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Why Blood Sugar Regulation is Key to Stress Resiliency

A whole strawberry laying next to a sliced strawberry, with a spoon full of sugar in the background.

In honor of World Diabetes Day, which was on November 14th, I wanted to talk about the role of chronic stress and blood sugar regulation in reducing risk for chronic diseases.

The number of people who have been diagnosed with chronic diseases, such as obesity, diabetes, heart disease and others has increased dramatically over the years. Not just in the United States, but all over the world.

What’s one of the best ways to reduce our risk for chronic diseases or reduce the impact of pre-diabetes/diabetes on our long-term health?

Help our body become resilient to stress, by regulating our blood sugar.

Let’s start with sugar…(this is becoming a theme for my blog posts).

Why is Sugar so Important?

Sugar or glucose is one of the most vital nutrients to support all our health goals. We need it to make energy, known as ATP, which is then is used to run every single reaction in our body. These processes dictate how we see, breathe, walk, talk, sit, think, and more.

Because sugar is so important, our body has a number of ways to make sure we have an adequate supply. These are safety mechanisms the body has developed over the course of our evolution as a species. They ensure we stay alive for generations to come.

Before I discuss these safety mechanisms, we need to understand stress.

What is Stress?

We often think about stress as something that’s external–our finances, family, or social life. But stress from the body’s perspective is as simple as too much demand and not enough resources.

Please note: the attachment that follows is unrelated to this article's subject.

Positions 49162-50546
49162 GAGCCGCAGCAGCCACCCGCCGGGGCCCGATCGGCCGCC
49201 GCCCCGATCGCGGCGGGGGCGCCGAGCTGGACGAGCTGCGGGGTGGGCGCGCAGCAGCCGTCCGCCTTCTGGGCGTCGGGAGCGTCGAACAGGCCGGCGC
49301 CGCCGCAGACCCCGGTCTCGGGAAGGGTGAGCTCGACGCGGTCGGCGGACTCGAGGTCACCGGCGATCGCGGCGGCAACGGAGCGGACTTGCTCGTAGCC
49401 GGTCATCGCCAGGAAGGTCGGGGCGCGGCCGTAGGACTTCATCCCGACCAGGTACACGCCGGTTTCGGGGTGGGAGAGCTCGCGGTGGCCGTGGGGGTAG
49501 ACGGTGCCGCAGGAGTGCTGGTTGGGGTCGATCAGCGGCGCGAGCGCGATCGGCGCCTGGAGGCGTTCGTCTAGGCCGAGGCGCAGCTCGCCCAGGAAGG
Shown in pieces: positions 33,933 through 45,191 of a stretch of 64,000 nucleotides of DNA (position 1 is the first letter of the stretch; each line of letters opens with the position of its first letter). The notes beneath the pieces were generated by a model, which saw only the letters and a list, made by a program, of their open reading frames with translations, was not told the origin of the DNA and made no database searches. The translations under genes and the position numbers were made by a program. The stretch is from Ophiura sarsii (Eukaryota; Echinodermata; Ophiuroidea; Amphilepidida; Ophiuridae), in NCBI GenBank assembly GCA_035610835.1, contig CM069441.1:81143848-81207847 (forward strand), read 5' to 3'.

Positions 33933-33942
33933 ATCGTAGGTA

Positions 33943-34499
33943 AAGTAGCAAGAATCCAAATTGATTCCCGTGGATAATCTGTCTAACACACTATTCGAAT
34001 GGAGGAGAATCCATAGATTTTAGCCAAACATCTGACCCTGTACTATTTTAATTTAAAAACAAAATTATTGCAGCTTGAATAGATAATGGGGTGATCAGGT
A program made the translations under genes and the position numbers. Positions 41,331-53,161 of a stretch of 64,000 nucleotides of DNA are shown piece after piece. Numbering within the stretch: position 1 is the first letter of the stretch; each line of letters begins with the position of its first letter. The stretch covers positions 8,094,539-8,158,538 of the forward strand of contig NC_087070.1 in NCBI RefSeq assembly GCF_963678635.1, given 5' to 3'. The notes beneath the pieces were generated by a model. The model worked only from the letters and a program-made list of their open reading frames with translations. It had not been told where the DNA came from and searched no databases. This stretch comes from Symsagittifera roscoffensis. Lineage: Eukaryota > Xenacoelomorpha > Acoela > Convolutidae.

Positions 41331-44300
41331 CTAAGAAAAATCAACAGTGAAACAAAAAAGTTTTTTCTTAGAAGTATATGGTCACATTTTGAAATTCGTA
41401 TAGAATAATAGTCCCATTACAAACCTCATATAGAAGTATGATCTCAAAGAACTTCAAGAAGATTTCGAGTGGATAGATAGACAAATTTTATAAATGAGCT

Stress experienced by the body on rare occasions can actually be healthy. An example of this is exercise. During exercise, we push beyond our comfort zone to life more weight, run in less time, etc. In the right amounts, exercise can be a stress our body is able to manage properly.

However, many individuals in this country are chronically stressed–every day of every week of every month.

Did you wake up this morning unrested? This is a stressor. Did you skip breakfast and run out the door? Stressor. Did you sit through frustrating traffic, while chugging down a cup of coffee? Stressor. Deal with a rude customer, patient, or client? Stressor. Skipped lunch because you had too much work to get done? Stressor.

Do you see where I’m going with this? We all deal with stress on a consistent basis. Now, before you get stressed about your stress, know that there are ways to reduce the harm of stress on your body. There’s no way we can avoid all the stress, so we have to support our body’s ability to handle it. Resiliency is key.

The body is designed to withstand short, rare episodes of stress. Not chronic. This is why it can store sugar as long chains, called glycogen. Glycogen is stored in our liver and muscles. When our demands for energy go up–like during short stressful situations–our pancreas releases a hormone called glucagon. Glucagon goes to our liver and stimulates the breakdown of glycogen into sugar. The sugar then gets released into the bloodstream so other cells can access it.